Netflix Can Either Become the Dominant Media Monopoly of the 21st Century or Go Bust

Netflix CEO Reed Hastings in Lille, France, on May 3.
Sylvain Lefevre/Getty Images

Owning Netflix stock has never been for the faint-hearted. If you got a share of stock last Christmas, its value would have doubled by now—but, on the other hand, it closed Monday at $400.48 per share and opened on Tuesday at just $346.95. (It recovered most of those losses on Tuesday.)

Why is Netflix stock so volatile? The answer is that it’s very close to being a binary bet: Either the company will effectively replace television in hundreds of millions of households around the world, becoming the dominant media monopoly of the 21st century, or else it will go bust. What’s more, both of those outcomes are far too far in the future to be able to predict with any certainty: Every earnings report, every data point coming out of Netflix HQ, is entirely consistent with both stories.

The stock, then, is essentially an attempt to boil a complex bimodal probability distribution down to a single number. Even if you think that Netflix has, say, a 75 percent chance of going bust, its stock still has value, because it would be worth an enormous amount of money in the 25 percent of possible worlds where it succeeds. On the other hand, if the probabilities are reversed, the likelihood of a massive payout trebles and the stock is worth a great deal more. So a small change to any of the factors that determine that probability has a big impact. And the single factor that investors are paying the most attention to is subscriber growth.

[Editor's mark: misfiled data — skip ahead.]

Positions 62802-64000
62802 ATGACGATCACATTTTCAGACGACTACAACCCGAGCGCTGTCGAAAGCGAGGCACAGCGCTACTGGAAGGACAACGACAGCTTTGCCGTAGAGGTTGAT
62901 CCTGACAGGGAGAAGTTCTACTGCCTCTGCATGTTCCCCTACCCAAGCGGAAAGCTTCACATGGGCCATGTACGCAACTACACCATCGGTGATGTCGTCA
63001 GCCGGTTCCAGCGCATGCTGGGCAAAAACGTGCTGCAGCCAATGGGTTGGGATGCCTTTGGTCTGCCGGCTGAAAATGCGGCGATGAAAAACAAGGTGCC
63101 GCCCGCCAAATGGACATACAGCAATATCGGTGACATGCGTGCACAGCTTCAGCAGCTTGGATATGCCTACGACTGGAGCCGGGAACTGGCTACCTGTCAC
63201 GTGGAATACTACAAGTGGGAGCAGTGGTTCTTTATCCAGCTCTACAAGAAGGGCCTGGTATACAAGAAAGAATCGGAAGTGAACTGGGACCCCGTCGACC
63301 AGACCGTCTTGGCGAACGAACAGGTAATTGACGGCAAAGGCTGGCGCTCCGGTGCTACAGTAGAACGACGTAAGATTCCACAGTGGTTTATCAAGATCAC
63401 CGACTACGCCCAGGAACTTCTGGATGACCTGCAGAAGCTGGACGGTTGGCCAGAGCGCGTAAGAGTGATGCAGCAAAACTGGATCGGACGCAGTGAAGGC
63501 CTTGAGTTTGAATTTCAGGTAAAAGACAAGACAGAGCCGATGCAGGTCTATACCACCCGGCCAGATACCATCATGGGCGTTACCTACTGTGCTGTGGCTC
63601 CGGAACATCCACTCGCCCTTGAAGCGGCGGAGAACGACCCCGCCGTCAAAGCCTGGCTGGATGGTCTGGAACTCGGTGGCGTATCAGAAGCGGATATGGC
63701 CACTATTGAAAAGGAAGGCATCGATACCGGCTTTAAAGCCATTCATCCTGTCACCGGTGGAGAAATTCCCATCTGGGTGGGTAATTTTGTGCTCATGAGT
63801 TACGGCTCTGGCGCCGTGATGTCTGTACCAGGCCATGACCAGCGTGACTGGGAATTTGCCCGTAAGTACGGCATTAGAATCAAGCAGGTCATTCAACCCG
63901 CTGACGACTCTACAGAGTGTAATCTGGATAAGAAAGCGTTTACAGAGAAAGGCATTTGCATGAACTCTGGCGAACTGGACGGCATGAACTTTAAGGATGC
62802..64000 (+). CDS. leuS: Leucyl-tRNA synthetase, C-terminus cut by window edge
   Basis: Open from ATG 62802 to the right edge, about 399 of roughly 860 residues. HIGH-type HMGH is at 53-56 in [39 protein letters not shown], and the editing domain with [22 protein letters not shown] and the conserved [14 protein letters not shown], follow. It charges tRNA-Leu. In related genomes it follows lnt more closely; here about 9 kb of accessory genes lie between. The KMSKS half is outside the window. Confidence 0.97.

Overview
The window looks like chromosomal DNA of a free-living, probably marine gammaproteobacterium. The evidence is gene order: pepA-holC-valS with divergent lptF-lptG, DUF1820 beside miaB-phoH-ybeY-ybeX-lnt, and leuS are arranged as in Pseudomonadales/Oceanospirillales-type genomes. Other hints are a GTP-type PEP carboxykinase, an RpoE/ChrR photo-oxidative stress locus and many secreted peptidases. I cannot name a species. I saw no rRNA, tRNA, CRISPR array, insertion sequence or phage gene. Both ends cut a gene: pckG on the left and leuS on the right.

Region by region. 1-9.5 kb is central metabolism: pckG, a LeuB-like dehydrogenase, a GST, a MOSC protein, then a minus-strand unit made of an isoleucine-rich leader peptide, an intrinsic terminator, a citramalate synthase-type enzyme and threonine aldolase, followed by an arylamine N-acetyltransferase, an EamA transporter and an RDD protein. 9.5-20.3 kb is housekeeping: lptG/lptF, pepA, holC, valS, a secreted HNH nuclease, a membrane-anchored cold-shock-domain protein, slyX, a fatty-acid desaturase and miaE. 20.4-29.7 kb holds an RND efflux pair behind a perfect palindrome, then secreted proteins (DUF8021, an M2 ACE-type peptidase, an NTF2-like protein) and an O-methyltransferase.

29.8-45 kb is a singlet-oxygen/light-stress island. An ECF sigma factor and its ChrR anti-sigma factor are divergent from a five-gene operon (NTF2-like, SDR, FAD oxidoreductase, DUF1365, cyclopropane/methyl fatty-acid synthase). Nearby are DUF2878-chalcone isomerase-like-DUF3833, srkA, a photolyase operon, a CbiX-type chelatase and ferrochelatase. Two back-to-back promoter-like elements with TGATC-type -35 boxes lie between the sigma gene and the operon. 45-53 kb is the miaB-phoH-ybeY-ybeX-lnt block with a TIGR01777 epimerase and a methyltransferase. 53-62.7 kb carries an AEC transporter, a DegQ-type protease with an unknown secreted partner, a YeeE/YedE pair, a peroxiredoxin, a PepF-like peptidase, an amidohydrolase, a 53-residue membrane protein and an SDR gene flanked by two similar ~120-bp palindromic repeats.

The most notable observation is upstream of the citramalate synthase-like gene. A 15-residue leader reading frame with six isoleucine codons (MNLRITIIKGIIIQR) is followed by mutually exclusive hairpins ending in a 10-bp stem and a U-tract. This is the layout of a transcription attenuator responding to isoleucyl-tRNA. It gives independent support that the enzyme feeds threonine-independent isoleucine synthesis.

In the second quarter of this year, according to the letter it sent shareholders Monday, Netflix added 5.2 million subscribers—an astonishing achievement, considered in isolation. But that’s significantly fewer than the 7.4 million subscribers that came to Netflix in the first quarter, let alone the 8.3 million homes the service added in the fourth quarter of 2017. That drop was enough to briefly shave off more than an eighth of the company’s market cap.

The paramount importance of subscriber growth is explained in a fantastic piece by former Amazon Studios strategy head Matthew Ball, who is probably the most insightful Netflix analyst out there. Ball explains that, as far as Netflix CEO Reed Hastings is concerned, the company is still in the early stages of a very long game, as its 40 percent year-on-year revenue growth suggests. (Mature companies, by definition, never grow that fast.) Netflix’s subscriber base of 56 million U.S. households, on top of another 68 million outside the U.S., is enormous—but it’s still well short of the 250 million households without which, Ball argues, Hastings’ business “will buckle and break.”

Does Hastings need to reach 250 million households in the next year or two? No—not while the capital markets remain willing to hand him billions of fresh dollars whenever he needs them. Netflix raised $1.9 billion in the junk-bond market in April and will surely return to that market before the year is out. (That said, the markets could dry up for exogenous reasons, like another financial crisis; Netflix’s growth story is inseparably linked to the easy money of the past five years.)